Interestingly, I noticed the opposite effect...
Seems to me that credits were once short and snazzy, but for the past
10-15 years are an art form in themselves (I'm not talking about effects
like Hitchcock's Psycho or Penn's Bonnie and Clyde; I'm talking about
length per se). After the break of the studio system, I think, freelancers
came on board to replace teams under contract. This is my off-the-cuff
explanation that may be completely bogus. Then credits began to be the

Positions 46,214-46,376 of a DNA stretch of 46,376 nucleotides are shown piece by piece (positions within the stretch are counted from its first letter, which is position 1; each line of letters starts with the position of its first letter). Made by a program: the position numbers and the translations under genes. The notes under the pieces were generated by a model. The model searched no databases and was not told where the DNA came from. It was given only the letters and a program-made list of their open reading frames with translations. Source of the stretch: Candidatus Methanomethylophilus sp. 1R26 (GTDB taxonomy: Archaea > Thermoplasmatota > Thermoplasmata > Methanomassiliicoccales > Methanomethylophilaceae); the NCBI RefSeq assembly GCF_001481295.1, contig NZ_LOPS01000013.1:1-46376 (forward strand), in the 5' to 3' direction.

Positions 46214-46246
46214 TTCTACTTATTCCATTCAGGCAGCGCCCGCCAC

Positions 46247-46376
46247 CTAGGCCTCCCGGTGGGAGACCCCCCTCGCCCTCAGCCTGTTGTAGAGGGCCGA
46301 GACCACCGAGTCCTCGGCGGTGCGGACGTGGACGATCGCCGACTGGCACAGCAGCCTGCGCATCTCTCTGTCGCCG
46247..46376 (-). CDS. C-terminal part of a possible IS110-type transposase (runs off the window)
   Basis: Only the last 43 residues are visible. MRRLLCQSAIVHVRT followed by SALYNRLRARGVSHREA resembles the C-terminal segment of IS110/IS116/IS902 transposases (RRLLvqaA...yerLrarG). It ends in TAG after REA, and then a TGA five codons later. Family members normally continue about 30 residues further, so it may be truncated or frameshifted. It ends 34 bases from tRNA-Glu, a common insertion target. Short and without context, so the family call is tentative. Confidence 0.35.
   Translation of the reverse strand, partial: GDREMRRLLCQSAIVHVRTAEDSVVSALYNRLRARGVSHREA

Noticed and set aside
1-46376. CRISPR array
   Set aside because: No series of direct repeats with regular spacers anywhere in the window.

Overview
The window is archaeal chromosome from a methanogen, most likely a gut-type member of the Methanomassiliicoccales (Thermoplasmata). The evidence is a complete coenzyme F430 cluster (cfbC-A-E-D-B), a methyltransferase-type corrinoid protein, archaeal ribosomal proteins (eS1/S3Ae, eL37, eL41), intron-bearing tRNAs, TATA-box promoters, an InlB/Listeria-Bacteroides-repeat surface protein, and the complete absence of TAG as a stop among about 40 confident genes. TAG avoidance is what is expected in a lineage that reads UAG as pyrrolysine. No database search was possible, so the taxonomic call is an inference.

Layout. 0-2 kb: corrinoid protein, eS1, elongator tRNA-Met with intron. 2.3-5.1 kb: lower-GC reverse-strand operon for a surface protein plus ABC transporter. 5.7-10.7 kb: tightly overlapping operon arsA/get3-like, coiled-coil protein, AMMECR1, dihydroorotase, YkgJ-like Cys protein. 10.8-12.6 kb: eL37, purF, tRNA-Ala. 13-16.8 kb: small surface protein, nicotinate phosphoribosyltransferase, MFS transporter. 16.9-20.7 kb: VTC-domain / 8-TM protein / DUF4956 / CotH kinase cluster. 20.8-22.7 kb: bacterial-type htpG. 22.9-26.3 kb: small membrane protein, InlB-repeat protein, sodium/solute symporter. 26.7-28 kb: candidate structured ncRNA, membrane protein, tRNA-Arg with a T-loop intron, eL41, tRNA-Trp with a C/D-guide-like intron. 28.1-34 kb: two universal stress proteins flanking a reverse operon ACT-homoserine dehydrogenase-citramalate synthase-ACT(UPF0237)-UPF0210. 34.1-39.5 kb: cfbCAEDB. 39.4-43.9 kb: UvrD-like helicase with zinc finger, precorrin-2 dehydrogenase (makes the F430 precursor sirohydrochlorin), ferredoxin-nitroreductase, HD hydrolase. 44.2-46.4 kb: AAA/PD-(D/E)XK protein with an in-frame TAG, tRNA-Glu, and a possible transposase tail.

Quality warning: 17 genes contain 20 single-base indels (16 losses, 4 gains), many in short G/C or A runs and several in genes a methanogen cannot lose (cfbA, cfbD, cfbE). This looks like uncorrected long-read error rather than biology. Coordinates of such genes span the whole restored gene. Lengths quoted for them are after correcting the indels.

time for setting the stage for the rest of the film, so that today many
films tell us by the time the credits have rolled more than we ever wanted
to know--or teased us into a mind-set totally at odds with the movie
(sometimes a clever and sometimes an annoying thing.) Now we have credits
for casting, which again, under the studio system, were redundant.
Another thing I've noticed is that the order of importance of those
credited has changed over the years.
Comparative Literature Program
University of Maryland
2107 Susquehanna Hall
College Park, MD 20742-8825
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